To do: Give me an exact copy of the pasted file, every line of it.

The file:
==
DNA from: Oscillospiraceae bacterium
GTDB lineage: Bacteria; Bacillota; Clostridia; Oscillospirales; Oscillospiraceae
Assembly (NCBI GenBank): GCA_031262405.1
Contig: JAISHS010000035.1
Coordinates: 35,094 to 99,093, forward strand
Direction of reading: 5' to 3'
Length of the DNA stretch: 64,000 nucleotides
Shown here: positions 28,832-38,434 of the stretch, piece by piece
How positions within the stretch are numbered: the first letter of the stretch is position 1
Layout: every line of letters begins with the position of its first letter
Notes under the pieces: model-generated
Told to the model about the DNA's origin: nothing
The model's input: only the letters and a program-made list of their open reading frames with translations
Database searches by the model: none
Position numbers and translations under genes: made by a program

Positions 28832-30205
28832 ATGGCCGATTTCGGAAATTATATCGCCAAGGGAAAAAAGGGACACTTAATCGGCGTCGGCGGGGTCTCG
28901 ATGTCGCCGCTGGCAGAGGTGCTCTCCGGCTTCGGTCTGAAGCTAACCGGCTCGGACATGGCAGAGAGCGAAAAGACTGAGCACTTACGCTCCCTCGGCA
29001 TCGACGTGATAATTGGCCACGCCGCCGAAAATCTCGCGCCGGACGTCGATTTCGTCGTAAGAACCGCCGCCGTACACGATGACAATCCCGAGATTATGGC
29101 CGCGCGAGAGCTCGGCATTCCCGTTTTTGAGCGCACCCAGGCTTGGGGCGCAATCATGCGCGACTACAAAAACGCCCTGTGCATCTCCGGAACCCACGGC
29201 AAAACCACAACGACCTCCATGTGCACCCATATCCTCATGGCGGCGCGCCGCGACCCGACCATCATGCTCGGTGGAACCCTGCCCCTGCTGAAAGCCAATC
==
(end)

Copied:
DNA from: Oscillospiraceae bacterium
GTDB lineage: Bacteria; Bacillota; Clostridia; Oscillospirales; Oscillospiraceae
Assembly (NCBI GenBank): GCA_031262405.1
Contig: JAISHS010000035.1
Coordinates: 35,094 to 99,093, forward strand
Direction of reading: 5' to 3'
Length of the DNA stretch: 64,000 nucleotides
Shown here: positions 28,832-38,434 of the stretch, piece by piece
How positions within the stretch are numbered: the first letter of the stretch is position 1
Layout: every line of letters begins with the position of its first letter
Notes under the pieces: model-generated
Told to the model about the DNA's origin: nothing
The model's input: only the letters and a program-made list of their open reading frames with translations
Database searches by the model: none
Position numbers and translations under genes: made by a program

Positions 28832-30205
28832 ATGGCCGATTTCGGAAATTATATCGCCAAGGGAAAAAAGGGACACTTAATCGGCGTCGGCGGGGTCTCG
28901 ATGTCGCCGCTGGCAGAGGTGCTCTCCGGCTTCGGTCTGAAGCTAACCGGCTCGGACATGGCAGAGAGCGAAAAGACTGAGCACTTACGCTCCCTCGGCA
29001 TCGACGTGATAATTGGCCACGCCGCCGAAAATCTCGCGCCGGACGTCGATTTCGTCGTAAGAACCGCCGCCGTACACGATGACAATCCCGAGATTATGGC
29101 CGCGCGAGAGCTCGGCATTCCCGTTTTTGAGCGCACCCAGGCTTGGGGCGCAATCATGCGCGACTACAAAAACGCCCTGTGCATCTCCGGAACCCACGGC
29201 AAAACCACAACGACCTCCATGTGCACCCATATCCTCATGGCGGCGCGCCGCGACCCGACCATCATGCTCGGTGGAACCCTGCCCCTGCTGAAAGCCAATC